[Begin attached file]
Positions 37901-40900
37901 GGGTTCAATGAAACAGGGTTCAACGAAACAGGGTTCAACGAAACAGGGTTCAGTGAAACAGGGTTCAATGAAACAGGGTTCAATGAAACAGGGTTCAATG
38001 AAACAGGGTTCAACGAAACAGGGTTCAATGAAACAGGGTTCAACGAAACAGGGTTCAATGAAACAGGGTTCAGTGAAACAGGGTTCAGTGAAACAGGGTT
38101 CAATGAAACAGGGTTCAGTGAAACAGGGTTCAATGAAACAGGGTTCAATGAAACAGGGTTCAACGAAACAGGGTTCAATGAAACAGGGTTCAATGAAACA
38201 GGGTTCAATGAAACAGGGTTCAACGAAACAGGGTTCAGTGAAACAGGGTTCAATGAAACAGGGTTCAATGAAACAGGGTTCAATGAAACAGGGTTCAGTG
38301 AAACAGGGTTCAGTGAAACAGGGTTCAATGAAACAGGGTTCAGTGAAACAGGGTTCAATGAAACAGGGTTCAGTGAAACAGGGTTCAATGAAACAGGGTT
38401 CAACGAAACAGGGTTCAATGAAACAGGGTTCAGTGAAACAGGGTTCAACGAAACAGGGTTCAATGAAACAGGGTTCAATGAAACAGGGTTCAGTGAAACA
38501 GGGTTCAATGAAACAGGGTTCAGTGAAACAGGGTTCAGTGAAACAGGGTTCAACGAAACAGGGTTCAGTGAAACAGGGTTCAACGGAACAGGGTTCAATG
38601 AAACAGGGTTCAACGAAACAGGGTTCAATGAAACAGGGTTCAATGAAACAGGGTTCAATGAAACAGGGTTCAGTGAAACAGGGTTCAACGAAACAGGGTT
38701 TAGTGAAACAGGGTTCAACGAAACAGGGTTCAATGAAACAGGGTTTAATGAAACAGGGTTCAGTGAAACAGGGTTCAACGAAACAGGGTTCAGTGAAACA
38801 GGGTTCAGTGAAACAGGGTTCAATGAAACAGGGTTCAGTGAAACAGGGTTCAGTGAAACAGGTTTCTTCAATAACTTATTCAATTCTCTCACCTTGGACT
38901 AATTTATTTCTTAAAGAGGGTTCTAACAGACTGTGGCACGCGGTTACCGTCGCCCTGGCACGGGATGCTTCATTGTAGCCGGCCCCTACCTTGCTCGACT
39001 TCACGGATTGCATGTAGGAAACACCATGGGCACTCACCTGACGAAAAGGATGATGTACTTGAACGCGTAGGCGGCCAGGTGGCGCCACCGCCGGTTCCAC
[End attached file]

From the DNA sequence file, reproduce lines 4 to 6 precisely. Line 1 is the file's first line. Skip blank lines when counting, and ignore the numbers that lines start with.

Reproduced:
38101 CAATGAAACAGGGTTCAGTGAAACAGGGTTCAATGAAACAGGGTTCAATGAAACAGGGTTCAACGAAACAGGGTTCAATGAAACAGGGTTCAATGAAACA
38201 GGGTTCAATGAAACAGGGTTCAACGAAACAGGGTTCAGTGAAACAGGGTTCAATGAAACAGGGTTCAATGAAACAGGGTTCAATGAAACAGGGTTCAGTG
38301 AAACAGGGTTCAGTGAAACAGGGTTCAATGAAACAGGGTTCAGTGAAACAGGGTTCAATGAAACAGGGTTCAGTGAAACAGGGTTCAATGAAACAGGGTT